Richard Dadd, The Fairy Feller’s Master-Stroke, c. 1855, Oil on Canvas, 21.25 x 15.5 inches

I guess I should give you the Reader’s Digest / Wikipedia/ Oprah Winfrey background into Richard Dadd’s life … a promising painter, he was awarded by patron Sir Thomas Phillips a orientalist version of the Prix de Rome… in Egypt he began complaining of visions. These visions were attributed to sunstroke. Upon his return to England (delusional and now fully convinced he was the God Osiris) he spent a week consuming nothing but beer and eggs and plotting the murder of his father who he now believed to be the devil. Dadd killed him with a knife and fled for France attempting a second murder on a tourist en route. Having admitted guilt, he spent the rest of his life in psychiatric hospitals painting from memory. His paintings are not everywhere…a few on display at Yale and one at the Getty. You could easily overlook these gems.

It took awhile for me to find him but when I did I was entranced by his ethereal lilacs, cold metallic yellows, distorted figures and overwhelming detail. Honestly, the detail alone doesn’t begin to capture what is really happening in those paintings.  They are meticulous miniature worlds and sumptuous in their light and color moods. Moonlight and shadow, fairies lurking under dew drops — they are tours de forces in painting technique. Mostly tiny in scale, the paintings are intensely calibrated compositionally and meticulously drawn. They have to be in order to support the excruciating way in which he paints them.

Try to imagine when you look at the foreground grass of the Fairy Feller’s Master Stroke that each blade is a separate and equal structure of paint. Dadd never builds space by painting over something; instead he paints the heck out of each precise element and then moves onto the next blade or nut or dragonfly. The blade may be in front of the self-portrait of the axe man (in terms of a traditional projected perspectival space) but it serves to slice the man into numerous pieces. The man’s coat for example is made up of at least twelve distinct sections that exist as complete surfaces and objects of paint. The haptic quality of describing each component of the painting is breathtaking – as a viewer you are keenly aware of the disjunction and fracturing. Like Albright, he used thick nodules of paint applied in tiny strokes and when a part was done he moved to the piece adjacent.

Richard Dadd’s understanding of the entire surface of the painting and his insistence on detailed preparatory drawings is akin to playing chess on five levels:  perhaps, because he worked entirely from memory, he crawled carefully into each object, reacquainting himself first with its interior and then the memory of its surface identity. Octavio Paz writes about the suspended axe that Dadd painted in the Fellows Masterstroke as “the vision of the act of vision…. the look that looks at space in which the object looked at has been annihilated.” While this observation primarily refers to the narrative action in the painting, it perfectly describes the manner in which Dadd crafted his canvases.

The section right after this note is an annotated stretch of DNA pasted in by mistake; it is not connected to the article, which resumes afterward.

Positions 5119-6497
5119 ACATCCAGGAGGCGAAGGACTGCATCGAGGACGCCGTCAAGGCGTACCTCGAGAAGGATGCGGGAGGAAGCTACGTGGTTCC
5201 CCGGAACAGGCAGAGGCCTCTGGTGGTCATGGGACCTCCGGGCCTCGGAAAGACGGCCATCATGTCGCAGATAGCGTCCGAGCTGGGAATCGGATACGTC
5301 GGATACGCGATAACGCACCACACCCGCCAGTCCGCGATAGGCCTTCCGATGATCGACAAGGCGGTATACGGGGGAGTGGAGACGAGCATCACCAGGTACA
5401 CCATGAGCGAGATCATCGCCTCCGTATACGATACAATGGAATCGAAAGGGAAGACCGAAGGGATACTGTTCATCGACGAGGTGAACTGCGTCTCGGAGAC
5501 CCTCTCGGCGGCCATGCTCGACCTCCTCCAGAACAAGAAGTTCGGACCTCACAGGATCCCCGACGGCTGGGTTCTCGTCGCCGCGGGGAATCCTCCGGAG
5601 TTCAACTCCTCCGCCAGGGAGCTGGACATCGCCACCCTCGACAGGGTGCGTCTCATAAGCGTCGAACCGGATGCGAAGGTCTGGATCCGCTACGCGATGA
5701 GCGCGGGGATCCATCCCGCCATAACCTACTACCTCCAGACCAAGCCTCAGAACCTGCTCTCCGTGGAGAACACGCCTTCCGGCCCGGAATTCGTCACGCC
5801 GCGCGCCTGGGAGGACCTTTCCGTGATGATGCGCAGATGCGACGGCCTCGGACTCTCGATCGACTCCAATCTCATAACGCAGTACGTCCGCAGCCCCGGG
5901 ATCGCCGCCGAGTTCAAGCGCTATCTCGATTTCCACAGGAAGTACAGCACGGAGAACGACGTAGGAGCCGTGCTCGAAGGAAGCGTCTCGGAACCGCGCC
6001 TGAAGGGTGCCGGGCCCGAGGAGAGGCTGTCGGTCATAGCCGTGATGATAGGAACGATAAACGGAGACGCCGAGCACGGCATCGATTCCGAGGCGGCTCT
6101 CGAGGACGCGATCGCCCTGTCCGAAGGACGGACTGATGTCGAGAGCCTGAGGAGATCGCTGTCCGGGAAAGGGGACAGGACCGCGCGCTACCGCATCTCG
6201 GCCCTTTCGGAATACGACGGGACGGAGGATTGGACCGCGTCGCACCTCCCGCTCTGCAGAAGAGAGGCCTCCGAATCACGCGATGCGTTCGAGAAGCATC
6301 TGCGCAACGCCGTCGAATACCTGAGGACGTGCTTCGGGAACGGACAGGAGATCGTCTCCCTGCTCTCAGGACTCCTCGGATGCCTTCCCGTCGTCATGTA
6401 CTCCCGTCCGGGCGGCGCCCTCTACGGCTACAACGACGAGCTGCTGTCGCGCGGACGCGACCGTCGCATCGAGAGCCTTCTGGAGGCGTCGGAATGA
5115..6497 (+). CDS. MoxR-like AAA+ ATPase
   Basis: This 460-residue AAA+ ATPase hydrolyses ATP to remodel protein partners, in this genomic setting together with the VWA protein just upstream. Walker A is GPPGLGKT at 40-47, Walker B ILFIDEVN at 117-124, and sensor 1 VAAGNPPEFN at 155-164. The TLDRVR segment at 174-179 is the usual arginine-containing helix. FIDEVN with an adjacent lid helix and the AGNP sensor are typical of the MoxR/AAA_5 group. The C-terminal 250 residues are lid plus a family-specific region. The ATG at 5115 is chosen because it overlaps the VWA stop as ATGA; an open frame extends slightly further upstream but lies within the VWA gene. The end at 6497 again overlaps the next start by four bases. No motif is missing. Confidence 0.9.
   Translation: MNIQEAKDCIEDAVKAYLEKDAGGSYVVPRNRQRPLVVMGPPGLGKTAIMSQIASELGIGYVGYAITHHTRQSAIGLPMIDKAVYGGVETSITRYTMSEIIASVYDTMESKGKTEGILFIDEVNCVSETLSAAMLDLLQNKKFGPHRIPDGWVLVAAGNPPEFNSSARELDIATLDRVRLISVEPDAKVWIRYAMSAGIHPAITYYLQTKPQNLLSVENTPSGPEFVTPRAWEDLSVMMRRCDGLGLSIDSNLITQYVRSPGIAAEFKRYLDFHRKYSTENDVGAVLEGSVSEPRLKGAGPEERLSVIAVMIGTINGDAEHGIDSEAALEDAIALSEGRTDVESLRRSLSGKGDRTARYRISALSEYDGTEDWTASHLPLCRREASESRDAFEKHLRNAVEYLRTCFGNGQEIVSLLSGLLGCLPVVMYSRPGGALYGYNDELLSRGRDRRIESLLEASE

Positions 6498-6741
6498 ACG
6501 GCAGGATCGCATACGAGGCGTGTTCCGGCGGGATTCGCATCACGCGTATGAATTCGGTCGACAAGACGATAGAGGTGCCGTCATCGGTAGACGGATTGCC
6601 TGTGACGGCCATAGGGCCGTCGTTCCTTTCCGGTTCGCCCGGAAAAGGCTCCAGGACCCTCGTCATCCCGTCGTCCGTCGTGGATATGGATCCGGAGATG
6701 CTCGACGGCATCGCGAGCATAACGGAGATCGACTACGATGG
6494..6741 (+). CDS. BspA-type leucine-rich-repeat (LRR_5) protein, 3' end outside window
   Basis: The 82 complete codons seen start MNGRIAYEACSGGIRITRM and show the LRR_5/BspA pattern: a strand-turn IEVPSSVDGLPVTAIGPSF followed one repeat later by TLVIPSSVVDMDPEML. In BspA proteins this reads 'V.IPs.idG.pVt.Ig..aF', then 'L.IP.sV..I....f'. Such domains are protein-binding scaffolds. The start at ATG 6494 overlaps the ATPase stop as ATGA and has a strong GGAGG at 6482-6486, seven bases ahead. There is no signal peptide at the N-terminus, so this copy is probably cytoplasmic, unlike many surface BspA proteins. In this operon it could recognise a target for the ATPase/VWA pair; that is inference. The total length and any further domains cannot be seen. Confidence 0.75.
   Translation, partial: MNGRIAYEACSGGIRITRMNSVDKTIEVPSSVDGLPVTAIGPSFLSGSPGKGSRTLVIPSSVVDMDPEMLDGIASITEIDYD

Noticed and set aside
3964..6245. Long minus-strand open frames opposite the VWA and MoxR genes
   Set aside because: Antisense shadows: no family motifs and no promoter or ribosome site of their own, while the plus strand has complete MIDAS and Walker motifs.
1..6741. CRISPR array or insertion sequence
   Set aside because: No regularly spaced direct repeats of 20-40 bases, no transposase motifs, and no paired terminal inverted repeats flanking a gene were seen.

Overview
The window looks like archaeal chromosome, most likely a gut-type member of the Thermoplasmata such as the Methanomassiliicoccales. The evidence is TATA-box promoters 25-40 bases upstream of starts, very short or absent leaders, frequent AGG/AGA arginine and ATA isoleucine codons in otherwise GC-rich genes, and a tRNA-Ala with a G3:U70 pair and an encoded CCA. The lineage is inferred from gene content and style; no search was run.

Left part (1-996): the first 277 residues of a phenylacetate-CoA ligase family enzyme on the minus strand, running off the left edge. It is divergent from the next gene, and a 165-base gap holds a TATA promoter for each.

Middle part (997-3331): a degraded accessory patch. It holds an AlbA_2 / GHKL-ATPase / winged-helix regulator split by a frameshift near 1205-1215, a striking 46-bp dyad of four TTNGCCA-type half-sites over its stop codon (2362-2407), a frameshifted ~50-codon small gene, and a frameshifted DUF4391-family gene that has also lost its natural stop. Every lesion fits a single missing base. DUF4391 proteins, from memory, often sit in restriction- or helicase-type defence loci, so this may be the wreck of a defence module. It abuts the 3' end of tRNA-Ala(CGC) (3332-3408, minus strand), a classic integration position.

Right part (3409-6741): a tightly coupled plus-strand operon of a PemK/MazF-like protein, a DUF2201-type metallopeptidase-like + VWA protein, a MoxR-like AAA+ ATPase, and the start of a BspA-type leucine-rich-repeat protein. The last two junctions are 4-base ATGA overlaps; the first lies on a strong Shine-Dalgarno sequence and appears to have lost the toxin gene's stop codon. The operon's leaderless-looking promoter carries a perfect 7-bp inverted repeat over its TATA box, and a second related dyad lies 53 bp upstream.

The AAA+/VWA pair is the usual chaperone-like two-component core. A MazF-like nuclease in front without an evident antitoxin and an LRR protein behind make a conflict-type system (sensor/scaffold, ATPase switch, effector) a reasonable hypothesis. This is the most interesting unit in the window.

I describe his technique as the slicing up of form.  And he was pretty good at it since he successfully sliced up dear old dad. (He blamed “sun stroke” but perhaps it was really “son stroke”?) Mostly we know him today for this tragic turn of events and no doubt we are fascinated by his isolated and tortured mind. But he appeals as well to our obsessive need for narrative and our wish to gather a cohesive meaning from these disjointed puns, ideations, pieces of myth, fantastic fairies and perfume scented orientalist landscapes. But, for me, the real fascination is the way he painted and how truly original he was.

In my own work, I rely heavily on precise drawings that harmonize multiple images and spaces. For my paintings from the 1990’s, such as String of Pearls, Crown of Whispers and Wild Cherry, I collected anatomical images from my study of cadavers at Pittsburgh Medical School and created a compendium of the perverse anatomical stylizations in the depictions of women in the Western Cannon. Beluga forehead, wasp waist, narrow chest plane- all were recombined in a Dr. Frankenstein manner to create images of women violated, sliced, and diced.

The painting Priestess imagines my own heart beating into itself, watched over by a lesbian separatist with a gun pointed directly at the viewer, a nun giving the full moon, a hippie with a patch of fabric covering her vagina and a priestess in a yoga pose. Like Dadd, the painting attempts to tell my story. And, probably like Dadd, it is a story of anxiety, bullying, and self-loathing. Here, however, in my paintings the violence is limited to external forces – those inflicted upon women in our patriarchal society. My manner of painting was to be as carefully descriptive as possible and absolutely intent on never dragging a piece of paint but making the paint as determined as possible. In order to keep the boogey men of the patriarchy at bay every description is focused, flinty and highly reimagined.

Katharine Kuharic, String of Pearls, 1994, Oil on Linen, 24 x 36 inches

Katharine Kuharic is a middle aged, overweight woman living with her wife and Newfoundland dog in the middle of nowhere. Her artwork is represented by P.P.O.W Gallery in New York.